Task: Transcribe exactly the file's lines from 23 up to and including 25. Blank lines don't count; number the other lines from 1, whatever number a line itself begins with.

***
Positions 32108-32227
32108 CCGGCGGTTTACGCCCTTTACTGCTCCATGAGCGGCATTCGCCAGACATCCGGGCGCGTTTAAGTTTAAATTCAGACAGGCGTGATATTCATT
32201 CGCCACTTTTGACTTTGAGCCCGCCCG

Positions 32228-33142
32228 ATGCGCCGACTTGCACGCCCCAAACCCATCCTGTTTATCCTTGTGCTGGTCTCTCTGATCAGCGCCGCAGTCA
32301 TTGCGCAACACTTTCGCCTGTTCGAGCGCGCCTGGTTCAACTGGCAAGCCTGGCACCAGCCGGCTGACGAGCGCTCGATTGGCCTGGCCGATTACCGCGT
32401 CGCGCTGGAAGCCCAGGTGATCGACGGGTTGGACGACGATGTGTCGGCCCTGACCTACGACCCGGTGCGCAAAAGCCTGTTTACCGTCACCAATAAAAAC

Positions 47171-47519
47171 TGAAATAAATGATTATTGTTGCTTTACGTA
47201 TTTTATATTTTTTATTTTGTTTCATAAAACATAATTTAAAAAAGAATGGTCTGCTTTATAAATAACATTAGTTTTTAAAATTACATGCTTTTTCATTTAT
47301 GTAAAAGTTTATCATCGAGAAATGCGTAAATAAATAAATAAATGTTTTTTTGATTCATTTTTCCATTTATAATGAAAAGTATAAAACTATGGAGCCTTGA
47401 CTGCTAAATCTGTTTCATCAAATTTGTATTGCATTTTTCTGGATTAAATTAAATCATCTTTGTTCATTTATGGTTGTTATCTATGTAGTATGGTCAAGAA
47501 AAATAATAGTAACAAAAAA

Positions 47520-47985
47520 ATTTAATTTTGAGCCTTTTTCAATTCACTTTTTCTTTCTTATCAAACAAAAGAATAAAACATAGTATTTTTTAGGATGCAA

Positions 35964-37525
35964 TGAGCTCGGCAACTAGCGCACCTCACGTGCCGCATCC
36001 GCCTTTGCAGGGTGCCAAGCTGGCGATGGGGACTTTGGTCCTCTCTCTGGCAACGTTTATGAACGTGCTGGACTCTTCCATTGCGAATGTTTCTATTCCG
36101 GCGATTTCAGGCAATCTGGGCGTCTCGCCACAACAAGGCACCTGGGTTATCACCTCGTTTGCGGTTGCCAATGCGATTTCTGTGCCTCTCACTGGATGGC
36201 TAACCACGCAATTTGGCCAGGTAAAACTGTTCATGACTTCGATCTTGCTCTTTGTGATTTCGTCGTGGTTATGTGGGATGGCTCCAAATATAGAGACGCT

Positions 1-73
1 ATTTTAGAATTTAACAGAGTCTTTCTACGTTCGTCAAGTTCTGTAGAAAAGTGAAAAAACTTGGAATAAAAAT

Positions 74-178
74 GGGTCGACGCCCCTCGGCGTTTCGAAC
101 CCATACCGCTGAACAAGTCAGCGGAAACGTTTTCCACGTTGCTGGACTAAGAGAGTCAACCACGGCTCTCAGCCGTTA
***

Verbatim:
Positions 74-178
74 GGGTCGACGCCCCTCGGCGTTTCGAAC
101 CCATACCGCTGAACAAGTCAGCGGAAACGTTTTCCACGTTGCTGGACTAAGAGAGTCAACCACGGCTCTCAGCCGTTA